The Food Bank’s capacity grant fulfills agency’s need for “community dignity”
Rebecca Roman, director of Revival Time Evangelistic Center Food Pantry in Springfield, laughs when she recalls applying for an agency capacity grant from The Food Bank in 2017. She thought the application process would be too difficult for a small pantry that opens its doors just one Saturday morning per month. But Alan Dallmann*, The Food Bank’s agency relations coordinator at the time, was persistent. He helped to nudge Roman beyond her skepticism and encouraged her to act.
Revival Time is a member agency of The Food Bank, which means that they receive most of their food from our warehouse. As with all member agencies we partner with, we take a holistic approach to supporting their needs. We offer modest capacity grants allowing agencies to purchase facility upgrades like office equipment and cold-storage appliances and to take care of general building maintenance. Our agency relations team offers training workshops (on topics such as client intake procedures and volunteer management) and provides day-to-day advice and technical support. They also help ensure that our member agencies meet state and federal requirements for operation. This all-encompassing partnership is crucial for pantries like Revival Time that operate on a bare-bones budget and limited staff.
“We have such a support system behind us with The Food Bank,” explains Roman. “We’re never alone.”
Located in Springfield’s Maple Hill neighborhood, Revival Time operates out of a worn-down unassuming house adjacent to the red brick church that shares its name. The church established the pantry in 2014 to serve a low-income community wrestling with the pervasiveness of food insecurity and a lack of affordable housing. Many who visit live in the neighborhood, but a growing number of clients come in from farther-flung parts of the city as word of this valuable source of free food spreads.
“We’re getting an eclectic group of people … who are displaced,” says Roman. “There’s some homeless. There’s some trying hard to make ends meet and they won’t come together.”
With an expanding client base, Roman worried that her pantry wasn’t properly addressing the needs of her clients. They had limited space to store food which posed a serious problem. Additionally, the building needed critical repairs and upgrades. It lacked a proper seating area for clients, particularly those who are elderly or disabled. A light fixture in the main room swung dangerously from the ceiling by exposed wiring, and the bathroom had plumbing issues.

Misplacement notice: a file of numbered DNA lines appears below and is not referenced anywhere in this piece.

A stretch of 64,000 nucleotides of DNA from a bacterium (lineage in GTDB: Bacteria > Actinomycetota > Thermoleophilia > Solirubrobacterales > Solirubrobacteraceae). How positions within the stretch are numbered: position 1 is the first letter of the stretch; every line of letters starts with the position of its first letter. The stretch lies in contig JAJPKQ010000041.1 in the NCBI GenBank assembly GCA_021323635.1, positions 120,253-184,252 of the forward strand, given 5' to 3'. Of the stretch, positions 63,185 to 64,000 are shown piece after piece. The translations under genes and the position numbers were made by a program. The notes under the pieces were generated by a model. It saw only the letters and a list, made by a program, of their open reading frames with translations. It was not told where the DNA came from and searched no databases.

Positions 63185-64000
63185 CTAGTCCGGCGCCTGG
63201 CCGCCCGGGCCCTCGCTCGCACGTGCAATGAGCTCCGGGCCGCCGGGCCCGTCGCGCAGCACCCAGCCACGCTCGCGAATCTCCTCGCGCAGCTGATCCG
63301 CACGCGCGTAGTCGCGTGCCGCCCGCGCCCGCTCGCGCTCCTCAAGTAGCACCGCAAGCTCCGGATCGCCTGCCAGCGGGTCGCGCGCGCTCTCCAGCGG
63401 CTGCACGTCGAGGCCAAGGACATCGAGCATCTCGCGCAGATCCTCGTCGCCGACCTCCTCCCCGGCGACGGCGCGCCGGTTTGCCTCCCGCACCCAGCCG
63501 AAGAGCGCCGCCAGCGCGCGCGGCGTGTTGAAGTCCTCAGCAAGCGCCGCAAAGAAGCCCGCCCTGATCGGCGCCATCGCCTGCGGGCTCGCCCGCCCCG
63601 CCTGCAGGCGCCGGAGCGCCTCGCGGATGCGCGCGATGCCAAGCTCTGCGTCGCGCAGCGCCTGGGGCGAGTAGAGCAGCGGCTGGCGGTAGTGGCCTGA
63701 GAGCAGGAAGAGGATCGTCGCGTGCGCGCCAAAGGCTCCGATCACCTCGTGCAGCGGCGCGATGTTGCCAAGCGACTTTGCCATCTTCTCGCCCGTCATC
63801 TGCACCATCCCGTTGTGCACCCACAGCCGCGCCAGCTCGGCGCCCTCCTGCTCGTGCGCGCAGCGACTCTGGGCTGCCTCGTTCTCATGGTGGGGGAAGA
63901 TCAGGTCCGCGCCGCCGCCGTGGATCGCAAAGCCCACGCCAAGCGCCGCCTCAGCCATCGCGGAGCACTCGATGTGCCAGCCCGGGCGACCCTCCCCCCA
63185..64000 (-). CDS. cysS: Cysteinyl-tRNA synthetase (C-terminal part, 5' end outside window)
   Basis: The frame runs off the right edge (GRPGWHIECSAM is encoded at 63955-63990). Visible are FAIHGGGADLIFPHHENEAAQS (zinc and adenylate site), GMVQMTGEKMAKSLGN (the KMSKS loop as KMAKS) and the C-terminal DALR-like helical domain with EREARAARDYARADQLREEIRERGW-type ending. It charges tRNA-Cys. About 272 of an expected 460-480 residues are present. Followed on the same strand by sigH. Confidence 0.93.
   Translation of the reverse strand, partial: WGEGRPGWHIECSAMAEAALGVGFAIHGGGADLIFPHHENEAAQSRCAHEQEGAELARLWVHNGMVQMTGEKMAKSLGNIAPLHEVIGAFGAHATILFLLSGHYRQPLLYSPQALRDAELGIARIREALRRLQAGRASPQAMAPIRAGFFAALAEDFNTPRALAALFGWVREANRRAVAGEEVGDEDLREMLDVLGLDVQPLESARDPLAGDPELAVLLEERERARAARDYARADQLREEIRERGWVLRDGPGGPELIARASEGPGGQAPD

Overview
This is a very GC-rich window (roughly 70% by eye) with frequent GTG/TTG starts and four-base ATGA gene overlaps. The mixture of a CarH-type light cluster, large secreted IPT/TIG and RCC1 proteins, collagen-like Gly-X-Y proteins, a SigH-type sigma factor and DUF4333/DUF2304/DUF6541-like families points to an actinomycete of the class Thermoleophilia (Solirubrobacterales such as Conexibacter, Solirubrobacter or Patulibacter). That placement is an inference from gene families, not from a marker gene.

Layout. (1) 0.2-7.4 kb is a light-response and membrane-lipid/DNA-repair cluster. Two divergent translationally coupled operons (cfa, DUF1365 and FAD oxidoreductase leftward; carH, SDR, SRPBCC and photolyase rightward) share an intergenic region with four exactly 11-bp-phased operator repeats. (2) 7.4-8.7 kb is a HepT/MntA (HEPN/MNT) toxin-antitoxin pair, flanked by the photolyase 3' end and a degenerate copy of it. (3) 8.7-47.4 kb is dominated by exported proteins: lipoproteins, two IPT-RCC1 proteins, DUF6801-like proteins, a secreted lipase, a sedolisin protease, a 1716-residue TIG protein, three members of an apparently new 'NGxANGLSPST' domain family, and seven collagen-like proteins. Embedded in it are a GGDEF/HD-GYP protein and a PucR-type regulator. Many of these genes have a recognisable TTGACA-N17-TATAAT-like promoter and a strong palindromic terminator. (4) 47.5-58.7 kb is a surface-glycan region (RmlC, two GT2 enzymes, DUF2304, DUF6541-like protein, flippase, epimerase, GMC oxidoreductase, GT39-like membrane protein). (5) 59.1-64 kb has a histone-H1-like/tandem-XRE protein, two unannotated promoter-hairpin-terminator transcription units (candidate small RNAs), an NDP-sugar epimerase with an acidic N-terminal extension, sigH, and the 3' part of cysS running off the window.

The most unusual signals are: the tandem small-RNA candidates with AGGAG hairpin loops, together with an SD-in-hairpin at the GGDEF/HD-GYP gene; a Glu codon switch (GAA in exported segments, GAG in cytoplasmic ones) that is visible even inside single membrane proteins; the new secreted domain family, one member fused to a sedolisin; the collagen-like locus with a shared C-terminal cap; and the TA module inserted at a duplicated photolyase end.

These necessary repairs proved too costly for the pantry’s limited budget, so Alan Dallmann’s suggestion to apply for funding came at an opportune time. After going through the application process, the pantry was awarded a capacity grant for $3,611.00.
“[It] was very easy to apply for,” Roman recalls. “I was shocked to be honest. … but Alan was key in helping me, in walking me through it.”
“Once Rebecca was able to articulate her desire to serve more vegetables and protein to her clients,” Dallmann explains, “it became clear that her capacity to store and distribute perishable items was a priority.”
With funding in hand, Revival Time was able to purchase an industrial-grade freezer, a refrigerator, and shelving units, allowing them to increase their storage capacity. They’ve completed renovations to their facility, including repairing and painting walls, replacing the broken light fixture, repairing the bathroom, and purchasing office equipment.
When asked about what else moved her to apply for a capacity grant, Roman pauses, then quietly responds.
“The community’s dignity is very important to me. Whatever we did to make the space look better, it’s all combined to say to the client, ‘you are more important to me than anything.’ That’s just me. I love people.”
* Alan Dallmann now serves as Hunger Solutions Innovator at The Food Bank and works with the Coalition to End Hunger.